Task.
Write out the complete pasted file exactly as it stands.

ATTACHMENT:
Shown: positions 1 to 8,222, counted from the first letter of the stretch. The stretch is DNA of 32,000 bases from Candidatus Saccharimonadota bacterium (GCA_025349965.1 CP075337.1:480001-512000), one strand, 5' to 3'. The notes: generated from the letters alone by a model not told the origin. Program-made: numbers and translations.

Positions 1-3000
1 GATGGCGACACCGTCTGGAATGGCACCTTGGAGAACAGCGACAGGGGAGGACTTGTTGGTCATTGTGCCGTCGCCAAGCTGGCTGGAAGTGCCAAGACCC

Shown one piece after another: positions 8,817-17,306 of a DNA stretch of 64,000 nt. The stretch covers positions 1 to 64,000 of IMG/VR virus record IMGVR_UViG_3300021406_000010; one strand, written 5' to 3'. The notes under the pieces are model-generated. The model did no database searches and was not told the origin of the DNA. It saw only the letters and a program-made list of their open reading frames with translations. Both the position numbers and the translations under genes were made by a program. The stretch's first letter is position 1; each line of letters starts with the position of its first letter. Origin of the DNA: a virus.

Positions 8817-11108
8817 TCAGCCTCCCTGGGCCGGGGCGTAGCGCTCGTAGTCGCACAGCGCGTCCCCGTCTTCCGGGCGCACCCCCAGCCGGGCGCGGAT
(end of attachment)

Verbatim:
Shown: positions 1 to 8,222, counted from the first letter of the stretch. The stretch is DNA of 32,000 bases from Candidatus Saccharimonadota bacterium (GCA_025349965.1 CP075337.1:480001-512000), one strand, 5' to 3'. The notes: generated from the letters alone by a model not told the origin. Program-made: numbers and translations.

Positions 1-3000
1 GATGGCGACACCGTCTGGAATGGCACCTTGGAGAACAGCGACAGGGGAGGACTTGTTGGTCATTGTGCCGTCGCCAAGCTGGCTGGAAGTGCCAAGACCC

Shown one piece after another: positions 8,817-17,306 of a DNA stretch of 64,000 nt. The stretch covers positions 1 to 64,000 of IMG/VR virus record IMGVR_UViG_3300021406_000010; one strand, written 5' to 3'. The notes under the pieces are model-generated. The model did no database searches and was not told the origin of the DNA. It saw only the letters and a program-made list of their open reading frames with translations. Both the position numbers and the translations under genes were made by a program. The stretch's first letter is position 1; each line of letters starts with the position of its first letter. Origin of the DNA: a virus.

Positions 8817-11108
8817 TCAGCCTCCCTGGGCCGGGGCGTAGCGCTCGTAGTCGCACAGCGCGTCCCCGTCTTCCGGGCGCACCCCCAGCCGGGCGCGGAT